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ACI Airport Traffic

Forecasting Manual:
A practical guide
addressing best
practices

2011
June 2011
ACI World | PO Box 302 | 800 Rue du Square Victoria |
Montreal | Quebec | H4Z 1G8 | Canada | aci@aci.aero

www.aci.aero

ACI Airport Traffic Forecasting Manual:
a practical guide addressing best practices

CONTENTS
Introduction........................................................................................................................1
1

ACI’s airport traffic forecasts – factors behind the numbers......................................2

2

Capacity constraints on demand: ACI’s approach.....................................................4

3

Ultra short-term forecasting to optimize operational performance.............................8

4

Overview of ICAO Forecasting Activities.................................................................14

5

Using Econometric modelling to produce traffic forecasts.......................................23

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ACI Airport Traffic Forecasting Manual 2011

Copyright ©2011 Airports Council International
All rights reserved

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ACI Airport Traffic Forecasting Manual 2011

Introduction The goal of this document is to provide an overview of best practices in airport traffic forecasting including recommendations on collection and analysis. and estimates based on airline capacity considerations. in recent years in collaboration with the firm DKMA. ACI World’s Senior Business Advisor. amendments or changes can be emailed to the editor. and the forecasts became a “blend” of methodologies including data from the sample of airports. for producing the chapter on ultra short-term forecasts and to DKMA for their papers on methodology and capacity constraints. In the early years. and there have been bi-annual updates since that time. When DKMA became involved in the forecasts. ACI also is grateful to Matthew Greenfield of BAA (London Heathrow Airport). and presentation of forecasts for various timelines. ACI’s forecasts were based on a survey of some 300 airport members. This manual should be considered a document open for comment and review by ACI members worldwide. Adoption of these practices will provide a good baseline for estimating future traffic flows (passenger and cargo) over the short and long run and support strategic decisions on infrastructure development. ACI’s focus was on a more balanced approach which took into account airport capacity constraints as well as the demand part of the equation. including the chapter on econometric modelling. the ultimate goal being to ‘right-size’ the airport to balance future demand with the airport’s infrastructure and resources. two veteran forecasters brought new skills to the table. ACI’s subsequent forecasts showed lower rates of growth than other industry stakeholders. and then aggregated by region by ACI staff. including airframe and engine manufacturers. were totally “demand-driven”. 1 ACI Airport Traffic Forecasting Manual 2011 . econometric variables. Paul Behnke at pbehnke@aci. checked for quality and credibility. The initial motivation for ACI to produce forecasts came from a belief that passenger and freight forecasts produced by other industry stakeholders. ACI produced its first forecasts in 2000. Responses were collated. comments. ACI World wants to thank Stan Maiden of BAA for his distinguished leadership of the ACI Statistics and Forecasting Advisory Group over the past decade and for his contributions to this document. Not surprisingly. Suggestions.aero. This methodology is explained in Chapter 1.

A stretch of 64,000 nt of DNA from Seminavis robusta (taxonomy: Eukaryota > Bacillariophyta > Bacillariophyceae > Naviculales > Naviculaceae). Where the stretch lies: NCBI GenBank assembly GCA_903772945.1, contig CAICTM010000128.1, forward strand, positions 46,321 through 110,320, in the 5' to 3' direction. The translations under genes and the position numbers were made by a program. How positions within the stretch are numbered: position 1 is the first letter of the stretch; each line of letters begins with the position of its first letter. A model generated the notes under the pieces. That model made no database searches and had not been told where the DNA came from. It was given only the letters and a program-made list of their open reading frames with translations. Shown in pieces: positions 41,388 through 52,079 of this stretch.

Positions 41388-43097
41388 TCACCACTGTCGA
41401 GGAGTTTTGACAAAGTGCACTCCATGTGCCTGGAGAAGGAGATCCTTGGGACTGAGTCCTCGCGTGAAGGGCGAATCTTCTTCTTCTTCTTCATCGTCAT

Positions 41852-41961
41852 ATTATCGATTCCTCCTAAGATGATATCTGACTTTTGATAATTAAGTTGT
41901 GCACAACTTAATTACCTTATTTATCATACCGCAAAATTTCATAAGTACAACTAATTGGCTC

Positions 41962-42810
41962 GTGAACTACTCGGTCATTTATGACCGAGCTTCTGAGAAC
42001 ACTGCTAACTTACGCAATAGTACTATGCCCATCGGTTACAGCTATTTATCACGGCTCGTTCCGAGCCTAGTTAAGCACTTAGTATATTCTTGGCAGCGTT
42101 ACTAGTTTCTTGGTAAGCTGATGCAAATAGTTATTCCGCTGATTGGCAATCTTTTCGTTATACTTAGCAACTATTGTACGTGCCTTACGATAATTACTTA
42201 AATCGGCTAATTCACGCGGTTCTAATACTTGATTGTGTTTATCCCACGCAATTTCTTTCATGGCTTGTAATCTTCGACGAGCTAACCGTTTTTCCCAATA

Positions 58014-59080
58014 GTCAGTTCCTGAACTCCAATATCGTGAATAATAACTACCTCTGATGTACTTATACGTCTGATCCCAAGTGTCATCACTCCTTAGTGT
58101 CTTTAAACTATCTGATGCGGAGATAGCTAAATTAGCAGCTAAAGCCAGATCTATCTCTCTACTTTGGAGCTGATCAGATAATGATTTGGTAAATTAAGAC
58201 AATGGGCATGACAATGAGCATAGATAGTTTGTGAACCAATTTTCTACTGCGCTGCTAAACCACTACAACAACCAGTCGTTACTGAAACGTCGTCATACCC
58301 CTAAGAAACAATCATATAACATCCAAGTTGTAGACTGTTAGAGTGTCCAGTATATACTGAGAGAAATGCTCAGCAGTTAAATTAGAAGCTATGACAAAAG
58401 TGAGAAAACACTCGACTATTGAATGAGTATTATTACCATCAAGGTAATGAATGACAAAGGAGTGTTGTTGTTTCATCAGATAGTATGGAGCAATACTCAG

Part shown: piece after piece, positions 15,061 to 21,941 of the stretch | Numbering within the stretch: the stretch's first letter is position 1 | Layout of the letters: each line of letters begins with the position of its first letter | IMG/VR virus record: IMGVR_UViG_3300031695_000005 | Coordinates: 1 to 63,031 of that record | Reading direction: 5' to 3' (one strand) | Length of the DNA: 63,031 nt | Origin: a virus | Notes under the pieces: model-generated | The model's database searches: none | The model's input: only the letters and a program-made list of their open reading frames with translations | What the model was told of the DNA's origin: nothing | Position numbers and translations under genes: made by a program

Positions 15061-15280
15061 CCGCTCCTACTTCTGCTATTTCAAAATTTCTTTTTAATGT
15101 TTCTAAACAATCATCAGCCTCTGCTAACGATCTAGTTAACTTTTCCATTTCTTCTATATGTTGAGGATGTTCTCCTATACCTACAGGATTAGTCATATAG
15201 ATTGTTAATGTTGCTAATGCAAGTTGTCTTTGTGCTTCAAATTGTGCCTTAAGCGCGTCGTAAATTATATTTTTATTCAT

The results of this survey are the foundation of the forecast which is created by the ACI/ DKMA forecasting team.  2 Results considered reasonable become inputs into the model. Similarly. ACI Airport Traffic Forecasting Manual 2011 . Data and timeframe covered  Development of worldwide passenger traffic  Traffic projections by region  Individual forecasts for over 140 countries  Forecast traffic growth between world regions  Freight and aircraft movements  The forecast covers 20 years Methodology ACI surveys its members to gather their views on the short.  The passenger traffic for each country is further broken down to form country-toregion traffic flows.and long-term outlook of the global passenger and cargo markets. handling over half of the world’s traffic. aviation businesses seek good insight into the locations where they can expand their business ventures within the airport community. In its latest edition 250 airports. The report highlights traffic from the long-term perspective of the airport industry and is an unconstrained forecast.1 ACI’s airport traffic forecasts – factors behind the numbers Objective of ACI’s Airport Traffic Forecast Report The ACI Airport Traffic Forecast Report (ATFR) is an essential tool for airport operators in optimizing use of current facilities and making decisions on new airport development projects. The following approach is used to prepare the long-term traffic figures:  The survey results are aggregated by country and world region.  These figures are cross-checked against historical trends and data from other sources. submitted inputs. In other words the ATFR is a resource for all airport operators and aviation decision makers in charting future plans.